One of the most romantic things in the world is a proposal. Women dream about the moment the man of their dreams will get down on one knee and ask for their hand in marriage. I’ve witnessed magical proposals in movies, on social media, and even in real life. But there’s one thing I didn’t spend much time thinking about until recently: the man dreading proposing.
Most men I know will admit that proposals are nerve-wracking. Most wouldn’t propose without some assurance or certainty their lady love will say yes (and that enthusiastically), but still there are nerves involved. There’s the pressure of wanting to get everything just right. There’s the pressure of knowing your life is about to be very different after you propose no matter the outcome. And there’s the pressure of knowing that you only get one chance to make the perfect proposal.
On Friday, I submitted my Blurb to Book proposal–the first three chapters and synopsis for my latest work in progress, Always the Last to Know. I spent weeks agonizing on what to cover in the first three chapters, how best to convey where the story was going, how to show the promise of the story. The whole goal of the proposal is to get the editors to say “Yes!” to a full manuscript. I’ve never gotten this far with a contest before, and I think this could be the one.
Just like any potential groom, I grew nervous. I know the editors saw something in my story they liked that peaked their interest, but this is more than like. I’m looking for a bigger commitment, to take things to the next level. So how do I do that?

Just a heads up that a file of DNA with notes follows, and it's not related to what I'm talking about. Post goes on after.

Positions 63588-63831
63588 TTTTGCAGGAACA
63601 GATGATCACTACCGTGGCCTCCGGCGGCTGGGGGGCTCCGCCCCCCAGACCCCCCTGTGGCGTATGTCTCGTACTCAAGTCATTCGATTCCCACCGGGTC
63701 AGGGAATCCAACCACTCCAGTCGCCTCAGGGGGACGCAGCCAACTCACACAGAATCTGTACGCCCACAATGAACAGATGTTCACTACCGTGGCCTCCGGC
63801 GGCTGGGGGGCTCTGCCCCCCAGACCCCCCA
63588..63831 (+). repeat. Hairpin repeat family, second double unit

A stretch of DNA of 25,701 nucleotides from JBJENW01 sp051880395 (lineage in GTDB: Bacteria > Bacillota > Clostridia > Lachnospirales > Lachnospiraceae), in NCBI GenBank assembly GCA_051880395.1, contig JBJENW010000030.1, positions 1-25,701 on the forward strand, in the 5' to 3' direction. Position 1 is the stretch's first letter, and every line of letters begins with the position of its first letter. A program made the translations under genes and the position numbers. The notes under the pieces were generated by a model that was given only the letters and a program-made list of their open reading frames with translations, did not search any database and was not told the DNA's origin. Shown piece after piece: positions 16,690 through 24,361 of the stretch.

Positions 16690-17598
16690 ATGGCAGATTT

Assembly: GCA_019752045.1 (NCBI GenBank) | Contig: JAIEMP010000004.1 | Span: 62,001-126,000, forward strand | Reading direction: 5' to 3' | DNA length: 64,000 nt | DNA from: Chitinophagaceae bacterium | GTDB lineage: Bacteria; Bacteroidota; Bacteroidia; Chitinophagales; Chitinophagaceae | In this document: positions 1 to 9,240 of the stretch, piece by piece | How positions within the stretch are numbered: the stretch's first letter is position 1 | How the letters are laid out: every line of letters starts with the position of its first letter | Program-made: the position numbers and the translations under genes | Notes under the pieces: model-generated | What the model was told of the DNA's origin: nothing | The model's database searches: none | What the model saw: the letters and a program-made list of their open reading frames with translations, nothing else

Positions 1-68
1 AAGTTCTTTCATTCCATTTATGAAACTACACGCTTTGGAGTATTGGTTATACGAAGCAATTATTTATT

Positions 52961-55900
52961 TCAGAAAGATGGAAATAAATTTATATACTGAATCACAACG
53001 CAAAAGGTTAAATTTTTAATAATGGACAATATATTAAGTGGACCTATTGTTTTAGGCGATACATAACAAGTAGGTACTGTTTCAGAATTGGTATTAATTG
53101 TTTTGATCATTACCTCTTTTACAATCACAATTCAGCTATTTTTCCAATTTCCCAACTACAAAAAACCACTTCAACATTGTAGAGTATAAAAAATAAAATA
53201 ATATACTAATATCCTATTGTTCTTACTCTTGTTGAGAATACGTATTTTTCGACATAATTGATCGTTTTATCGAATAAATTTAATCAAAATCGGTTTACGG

The first thing I did was treat myself to the newest Love Inspired book that had my hook in it. I wanted to see what was currently being done, what the editors had said yes to from a different suitor. I wanted to know what kind of things are the editors proud to show off to the readers of their line? What hooks work? How has the author changed the hook or turned a classic plot on its head? What can I do with my hooks_ plot, & GMC to delight my editors into accepting?
Of course, the ring does not a proposal make. I can’t just shove a ring at them and say “Well, what’s it going to be? Yes or no?” I have to have a good presentation. Everyone knows that girl who gushes that the proposal was “so us” and that her fiancé really got it right. Well, I wanted to be the one who really got it right. My proposal had to be “so us:” my story in my voice but also a story that conforms to the conventions of the line and delivers on the line’s promise. My proposal has to show I know what type of editors the Love Inspired editors are and what they are really looking for in a new author…and that I have it.
I won’t find out until May 15 if the editors will say “yes” to a full manuscript, but when I hit send I was confident I’d done my best to show I really want to write for this line and I’m capable of doing so.
What part of the proposal is your favorite? Least favorite? Published/contracted authors, how did you seal the deal? Has proposing gotten any easier? And of course I’m open to really good marriage proposal stories.😁